Tag Archives: featured

Use it! Check it! Toss it! – new activity sheets

There are lots of questions we receive around composting from the youngest of recyclers – also known to us as future Bin Detectives!

What is compost? Why do we recycle? How do compostables help the environment? Which bin do I put them in?

Our new Bin Detective activity sheets answer all these questions, having young recyclers hunt out the answers. From coloring and sorting sheets, to crosswords and word jumbles, Vegware’s Bin Detective helps recyclers of all ages learn to use, check and toss packaging correctly.

The easy to read sheets are suitable for a wide range of ages, taking young recyclers through the difficulties of recycling mixed material food packaging and the benefits of compost. Plus, top facts on how much energy is saved by recycling your glass, metal, and plastic.

Create future Bin Detectives by downloading activity sheets here!

Why soils matter

Soils and climate change

Poor soils fuel climate change. There is three times more carbon in the soil than in the atmosphere, and this carbon is released in land degradation.

Land degradation is the process by which the quality of the land is affected by human activity.  According the recent Global Assessment carried out by Intergovernmental Science-Policy Platform on Biodiversity and Ecosystem Services (IPBES), land degradation is responsible for annual global emissions of up to 4.4 billion tonnes of CO2. It releases carbon stored in the soil and it effects the growth of plants, reducing their intake of carbon from the atmosphere.

IPBES’s Global Assessment states that, unless we reduce and reverse land degradation, it is projected that by 2050:

  • 50% of wild creatures will be lost,
  • human migration of people from the driest lands will rise,
  • and crop yields may reduce by up to 50% in some regions.

Addressing land degradation and climate change

The Paris Agreement on Climate Change targeted a long-term goal of keeping the increase in global average temperature to well below 2° above pre-industrial levels. Tackling land degradation could provide over 1/3 of the most cost-effective greenhouse gas mitigation activities needed by 2030 to achieve this goal.

Climate change and land degradation should be addressed together with similar urgency.

According to IPBES:

“Urgent action must be taken to halt, reduce and reverse land degradation. The longer we delay the more costly and difficult restoration becomes. The cost of inaction is at least three times higher than the cost of action. And the benefits of land restoration are many times more valuable than the costs.”

Toil for soil

Among other actions, Vegware believes we can take steps to reduce soil loss and improve soil health in crop lands. Composting used Vegware returns nutrients to the soil, and has the added benefit of improving soil structure, reducing the risk of floods. Our US Zero Waste Director connects clients to local composting collectors and commercial composting facilities, so that used Vegware can be composted with food scraps. Get in touch to learn more.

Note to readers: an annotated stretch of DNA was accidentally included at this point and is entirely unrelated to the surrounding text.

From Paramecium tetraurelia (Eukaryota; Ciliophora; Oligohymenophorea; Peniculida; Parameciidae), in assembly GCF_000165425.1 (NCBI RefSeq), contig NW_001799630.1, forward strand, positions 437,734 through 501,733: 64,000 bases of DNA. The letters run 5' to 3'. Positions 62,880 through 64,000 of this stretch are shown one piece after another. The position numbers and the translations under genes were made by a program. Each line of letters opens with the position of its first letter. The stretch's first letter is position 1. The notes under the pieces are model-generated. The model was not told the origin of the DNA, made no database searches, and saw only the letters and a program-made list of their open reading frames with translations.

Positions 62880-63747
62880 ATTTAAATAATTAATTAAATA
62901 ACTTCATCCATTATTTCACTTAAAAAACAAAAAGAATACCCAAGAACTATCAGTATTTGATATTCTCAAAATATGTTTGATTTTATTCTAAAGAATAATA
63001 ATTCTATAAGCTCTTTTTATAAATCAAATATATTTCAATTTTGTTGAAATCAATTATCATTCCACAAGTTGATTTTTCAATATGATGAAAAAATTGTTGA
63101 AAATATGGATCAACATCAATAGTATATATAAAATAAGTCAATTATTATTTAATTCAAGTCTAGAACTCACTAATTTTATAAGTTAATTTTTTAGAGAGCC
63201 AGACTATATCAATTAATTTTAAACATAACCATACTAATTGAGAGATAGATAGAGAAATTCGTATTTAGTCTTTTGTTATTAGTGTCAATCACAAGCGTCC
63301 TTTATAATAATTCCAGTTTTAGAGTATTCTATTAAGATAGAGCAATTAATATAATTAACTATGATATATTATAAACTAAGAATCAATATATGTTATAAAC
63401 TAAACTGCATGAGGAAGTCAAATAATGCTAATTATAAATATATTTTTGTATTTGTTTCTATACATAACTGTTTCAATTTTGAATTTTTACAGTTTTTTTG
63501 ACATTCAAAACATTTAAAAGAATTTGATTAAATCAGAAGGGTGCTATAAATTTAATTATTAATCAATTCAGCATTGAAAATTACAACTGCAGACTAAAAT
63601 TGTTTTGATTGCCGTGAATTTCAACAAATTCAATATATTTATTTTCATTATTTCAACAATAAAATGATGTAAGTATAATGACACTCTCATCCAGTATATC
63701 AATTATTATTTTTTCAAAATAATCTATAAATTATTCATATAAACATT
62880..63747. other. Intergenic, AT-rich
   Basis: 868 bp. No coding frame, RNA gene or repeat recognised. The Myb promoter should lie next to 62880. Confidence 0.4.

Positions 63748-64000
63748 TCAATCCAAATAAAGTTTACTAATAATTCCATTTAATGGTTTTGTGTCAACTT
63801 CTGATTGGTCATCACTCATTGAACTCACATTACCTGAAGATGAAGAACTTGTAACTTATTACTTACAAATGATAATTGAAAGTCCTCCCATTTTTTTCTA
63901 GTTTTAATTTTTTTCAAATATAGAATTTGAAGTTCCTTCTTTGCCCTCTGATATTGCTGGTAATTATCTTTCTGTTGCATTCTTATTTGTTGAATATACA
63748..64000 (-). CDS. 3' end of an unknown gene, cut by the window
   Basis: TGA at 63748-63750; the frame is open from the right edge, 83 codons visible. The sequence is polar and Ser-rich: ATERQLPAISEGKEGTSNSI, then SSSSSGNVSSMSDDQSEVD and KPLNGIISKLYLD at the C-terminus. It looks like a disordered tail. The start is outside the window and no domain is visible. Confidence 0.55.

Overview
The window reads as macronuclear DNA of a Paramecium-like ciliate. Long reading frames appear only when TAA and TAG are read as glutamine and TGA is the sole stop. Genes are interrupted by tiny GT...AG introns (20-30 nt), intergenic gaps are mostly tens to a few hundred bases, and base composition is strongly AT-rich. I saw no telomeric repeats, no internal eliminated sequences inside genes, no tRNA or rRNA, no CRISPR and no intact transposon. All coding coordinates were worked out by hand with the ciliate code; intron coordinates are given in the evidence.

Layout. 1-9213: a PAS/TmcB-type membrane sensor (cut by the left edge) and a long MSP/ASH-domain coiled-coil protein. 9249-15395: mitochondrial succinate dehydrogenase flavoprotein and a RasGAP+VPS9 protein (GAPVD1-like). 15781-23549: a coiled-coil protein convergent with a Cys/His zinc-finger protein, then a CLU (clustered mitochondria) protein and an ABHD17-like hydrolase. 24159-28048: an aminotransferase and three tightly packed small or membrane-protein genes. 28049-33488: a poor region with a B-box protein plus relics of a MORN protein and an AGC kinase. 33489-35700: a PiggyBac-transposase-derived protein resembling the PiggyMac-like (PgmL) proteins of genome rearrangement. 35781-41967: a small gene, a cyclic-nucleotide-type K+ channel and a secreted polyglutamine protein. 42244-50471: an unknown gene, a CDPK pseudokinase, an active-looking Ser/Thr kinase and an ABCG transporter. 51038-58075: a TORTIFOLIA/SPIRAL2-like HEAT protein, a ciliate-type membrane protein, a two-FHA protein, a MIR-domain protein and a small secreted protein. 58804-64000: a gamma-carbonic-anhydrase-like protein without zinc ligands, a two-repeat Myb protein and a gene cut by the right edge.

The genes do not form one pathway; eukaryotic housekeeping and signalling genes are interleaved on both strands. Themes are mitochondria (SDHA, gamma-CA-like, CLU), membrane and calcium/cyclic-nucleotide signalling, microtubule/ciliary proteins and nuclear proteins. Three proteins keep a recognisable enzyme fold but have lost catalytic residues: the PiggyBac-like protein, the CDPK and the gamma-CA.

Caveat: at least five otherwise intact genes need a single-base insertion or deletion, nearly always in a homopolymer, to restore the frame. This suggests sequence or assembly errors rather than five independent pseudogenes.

Californian cities taking huge strides to reduce waste!

Berkeley and San Diego, California have set out new regulations to reduce waste from food and beverage single-use disposables. From 2020, all foodservice packaging must be compostable or reusable to comply with their Disposable Foodware and Litter Reduction Ordinance.

Many changes going on in Berkeley in the upcoming year…

From January 1st, 2020, restaurants, cafes and catering outlets must comply with the new disposables foodware standards. This means:

  • All foodservice packaging must be compostable (BPI certified and accepted by the local composter)
  • Food vendors must provide at least one set of three easily accessible receptacles composting, recycling, and landfill
  • See here for more details: scroll to item 22

Vegware holds the deepest set of compostability certification in the sector, including certified compostable by BPI, thereby meeting the new disposable foodware standards. Our Environmental team provide support and advice for foodservice operators seeking composting solutions to meet compliance. Read more about our extensive compostability certifications here.

San Diego is banning foam polystyrene foodservice containers within the city limits in steps to achieve zero waste!

City departments will no longer purchase or acquire foam polystyrene (styrofoam) foodservice containers, including bowls, plates, trays, cups, lids and other single-use items. Read more here.

This reduction of polystyrene is an excellent step, yet, takeaway packaging remains an integral part of consumers’ lifestyles. Vegware’s commercially compostable packaging is well suited for caterers looking for plastic-free alternatives to traditional polystyrene.

These changes build on a wave of similar city ordinances. Vegware welcomes these ambitious plans and we are keen to work with foodservice outlets to help them implement these changes.

All about PLA & CPLA – compostable bioplastics made from plant starches

At Vegware, we manufacture our catering disposables from a variety of plant-based materials. We use paper, board and pulp, but the big difference is that we don’t use conventional plastics.

Our cups still need to be leakproof, and our clients still want clear windows, so we use compostable bioplastics – compostable materials derived from plant sources.

A compostable lunch: PLA cold cups and portion pots, PLA linings in our hot cups, and CPLA coffee lids and cutlery

What is PLA?

PLA is a compostable bioplastic derived from plant sugars. PLA stands for polylactic acid. It can be made from any sugar, such as corn starch, cassava, sugar cane, or sugar beet. NatureWorks is the world’s largest producer of PLA, and a key partner to Vegware. Industrial corn is the primary source crop at the moment, but NatureWorks are working actively to diversify feedstocks, investigating other fibrous non-food crops, or even creating lactic acid from carbon dioxide or methane.

NatureWorks refer to their PLA under the Ingeo brand, and offer full information online on how it is made, and end of life options.

Vegware PLA compostable bioplastic biodegradable

How PLA is made